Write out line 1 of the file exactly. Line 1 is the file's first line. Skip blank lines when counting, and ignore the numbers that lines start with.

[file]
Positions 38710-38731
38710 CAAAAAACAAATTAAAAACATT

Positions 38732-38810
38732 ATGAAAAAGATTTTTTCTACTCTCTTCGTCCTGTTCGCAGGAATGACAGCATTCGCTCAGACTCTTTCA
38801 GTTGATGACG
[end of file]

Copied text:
Positions 38710-38731